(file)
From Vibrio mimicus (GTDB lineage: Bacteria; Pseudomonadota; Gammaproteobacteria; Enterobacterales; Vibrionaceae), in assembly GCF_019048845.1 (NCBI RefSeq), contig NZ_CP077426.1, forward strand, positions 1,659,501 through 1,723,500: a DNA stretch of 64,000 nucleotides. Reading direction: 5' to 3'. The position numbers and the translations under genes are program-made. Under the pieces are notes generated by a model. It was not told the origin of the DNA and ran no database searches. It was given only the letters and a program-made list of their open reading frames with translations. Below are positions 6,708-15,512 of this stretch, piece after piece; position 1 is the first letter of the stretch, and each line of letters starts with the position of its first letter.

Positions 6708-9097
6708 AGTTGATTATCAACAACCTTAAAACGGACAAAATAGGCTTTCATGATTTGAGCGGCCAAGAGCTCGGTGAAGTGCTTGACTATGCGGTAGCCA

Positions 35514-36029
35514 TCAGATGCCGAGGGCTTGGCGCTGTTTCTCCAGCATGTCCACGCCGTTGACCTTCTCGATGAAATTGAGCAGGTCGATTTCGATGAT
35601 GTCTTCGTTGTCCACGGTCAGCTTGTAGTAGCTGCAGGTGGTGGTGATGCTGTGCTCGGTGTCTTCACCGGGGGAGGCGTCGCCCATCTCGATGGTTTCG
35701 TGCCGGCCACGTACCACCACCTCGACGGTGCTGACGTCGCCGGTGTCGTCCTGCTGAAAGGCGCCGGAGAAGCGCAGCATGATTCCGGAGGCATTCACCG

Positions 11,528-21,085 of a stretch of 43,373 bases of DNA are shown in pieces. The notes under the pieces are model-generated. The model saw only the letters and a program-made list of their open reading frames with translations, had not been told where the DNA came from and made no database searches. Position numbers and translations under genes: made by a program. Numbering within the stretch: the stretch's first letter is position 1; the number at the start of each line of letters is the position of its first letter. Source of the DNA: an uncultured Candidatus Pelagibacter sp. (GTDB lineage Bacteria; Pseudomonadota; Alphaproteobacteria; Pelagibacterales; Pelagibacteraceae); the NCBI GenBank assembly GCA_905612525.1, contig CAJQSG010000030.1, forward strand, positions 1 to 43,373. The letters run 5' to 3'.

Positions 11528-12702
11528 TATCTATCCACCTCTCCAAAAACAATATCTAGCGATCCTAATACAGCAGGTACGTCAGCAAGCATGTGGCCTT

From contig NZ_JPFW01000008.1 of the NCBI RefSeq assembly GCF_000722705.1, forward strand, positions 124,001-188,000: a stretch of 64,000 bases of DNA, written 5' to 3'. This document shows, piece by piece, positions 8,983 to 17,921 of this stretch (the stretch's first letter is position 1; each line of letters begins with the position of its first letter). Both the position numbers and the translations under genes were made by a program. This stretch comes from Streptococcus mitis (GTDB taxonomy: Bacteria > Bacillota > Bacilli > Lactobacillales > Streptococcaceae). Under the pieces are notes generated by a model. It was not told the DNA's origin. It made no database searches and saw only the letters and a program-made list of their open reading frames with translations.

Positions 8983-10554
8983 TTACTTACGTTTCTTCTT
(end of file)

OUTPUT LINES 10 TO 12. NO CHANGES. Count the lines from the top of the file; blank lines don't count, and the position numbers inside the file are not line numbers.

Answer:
11528 TATCTATCCACCTCTCCAAAAACAATATCTAGCGATCCTAATACAGCAGGTACGTCAGCAAGCATGTGGCCTT

From contig NZ_JPFW01000008.1 of the NCBI RefSeq assembly GCF_000722705.1, forward strand, positions 124,001-188,000: a stretch of 64,000 bases of DNA, written 5' to 3'. This document shows, piece by piece, positions 8,983 to 17,921 of this stretch (the stretch's first letter is position 1; each line of letters begins with the position of its first letter). Both the position numbers and the translations under genes were made by a program. This stretch comes from Streptococcus mitis (GTDB taxonomy: Bacteria > Bacillota > Bacilli > Lactobacillales > Streptococcaceae). Under the pieces are notes generated by a model. It was not told the DNA's origin. It made no database searches and saw only the letters and a program-made list of their open reading frames with translations.

Positions 8983-10554